Foley Gallery is pleased to present The Color of Water, a four-person exhibition of artists who use watercolor as their primary medium.
A glass holds a colorless liquid, a combination of hydrogen and oxygen, two parts to one part. It's the source of life and also the source of sustaining life. For these four colorists of water, it is the medium that delivers the translucent hues of pigment. It's an unforgiving medium. The colors are not retractable, and the paper substrate to which they are washed upon is permanently altered, pruned, and rippled. It's a serious medium despite its reputation as the lighter and superficial cousin of acrylic and oil.
Graham Dean's deeply infused colors work their way, layer by layer, into the thickness of his paper, like a tattooer's ink penetrates the skin. The surface of the paper opens and receives its colors like many memories impregnating the subconscious. They are all there, tucked in between one another, blending into a complete but fragmented self. His figures' gestures are slow and deliberate, held fast in a state of mechanical suspension, waiting for their next command.
Dreams often form the outline foundation of Katie Pace Halleran's ink and watercolor compositions. The circle acts as a container that loosely holds the assortment of brightly vivid gestures, cascading and overlapping, one to the next. There is an order and flow here that battles the open-ended chaos of the possibilities she presents. Through abstraction and repurposed patterning, rhythms are formed, broken, and then re-engaged in different areas of the paper. These paintings are alive, changing, and challenging our imagination to see things deep within their applications.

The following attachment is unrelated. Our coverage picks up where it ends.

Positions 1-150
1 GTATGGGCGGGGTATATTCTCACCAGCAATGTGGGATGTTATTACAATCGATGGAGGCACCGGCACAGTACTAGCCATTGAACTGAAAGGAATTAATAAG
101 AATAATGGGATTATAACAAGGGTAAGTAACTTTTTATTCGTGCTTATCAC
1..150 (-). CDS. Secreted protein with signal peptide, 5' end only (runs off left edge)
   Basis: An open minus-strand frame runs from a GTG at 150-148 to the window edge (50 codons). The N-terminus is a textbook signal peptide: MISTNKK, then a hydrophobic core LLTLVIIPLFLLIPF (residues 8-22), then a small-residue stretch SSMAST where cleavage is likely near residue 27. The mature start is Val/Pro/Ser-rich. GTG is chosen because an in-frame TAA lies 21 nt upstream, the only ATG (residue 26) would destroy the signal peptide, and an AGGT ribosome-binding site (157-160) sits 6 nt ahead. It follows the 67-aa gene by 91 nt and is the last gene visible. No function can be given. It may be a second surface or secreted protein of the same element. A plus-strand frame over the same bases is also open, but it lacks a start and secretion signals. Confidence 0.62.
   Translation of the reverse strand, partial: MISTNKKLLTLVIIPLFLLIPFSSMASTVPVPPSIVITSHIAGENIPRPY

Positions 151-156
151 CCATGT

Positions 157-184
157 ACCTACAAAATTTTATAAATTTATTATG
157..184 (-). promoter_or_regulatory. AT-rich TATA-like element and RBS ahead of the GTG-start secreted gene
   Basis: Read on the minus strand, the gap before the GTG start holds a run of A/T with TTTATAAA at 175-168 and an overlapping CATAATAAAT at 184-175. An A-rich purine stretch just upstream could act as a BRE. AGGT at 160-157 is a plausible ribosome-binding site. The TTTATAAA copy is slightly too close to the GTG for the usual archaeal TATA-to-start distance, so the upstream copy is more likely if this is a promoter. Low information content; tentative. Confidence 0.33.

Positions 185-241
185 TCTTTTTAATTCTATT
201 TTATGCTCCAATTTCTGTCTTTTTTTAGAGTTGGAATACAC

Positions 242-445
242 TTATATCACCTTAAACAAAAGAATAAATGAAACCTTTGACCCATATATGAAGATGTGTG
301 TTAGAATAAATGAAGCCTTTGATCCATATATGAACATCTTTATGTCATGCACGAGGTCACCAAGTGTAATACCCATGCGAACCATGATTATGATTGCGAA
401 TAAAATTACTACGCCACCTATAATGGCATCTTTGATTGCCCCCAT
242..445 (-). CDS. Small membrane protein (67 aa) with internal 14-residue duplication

Szilard Huszank's lush watercolors' woodsy details recall distant memories of hikes and walks through the trails of thickened forests. They are less detailed maps and more feeling memories that recall color and smell. Trees blend into meadows, combine into streams and then fragment again. The gestures are deliberate but brief in their application. The imagery suggests untouched, pristine landscapes far removed from the pace of an urban world.
Veronica Mortellaro discovered her love of acrylic ink and watercolor during her last semester in college. Her figures seem like a splice of both alien and human, male and female. Her cool paynes gray palette and stark white surroundings float her figures in space, detached from earthly reality. There is evidence of pain, birthing, and transforming in these single figure portraits. Each displays their emotions, vulnerable, open to many possible journeys.
The Color of Water is on view from April 7 – May 16, 2021. Foley Gallery is open Wednesday through Saturday, 11 – 5:30 pm and Sunday, 12 - 5. To request images, please contact the gallery at firstname.lastname@example.org.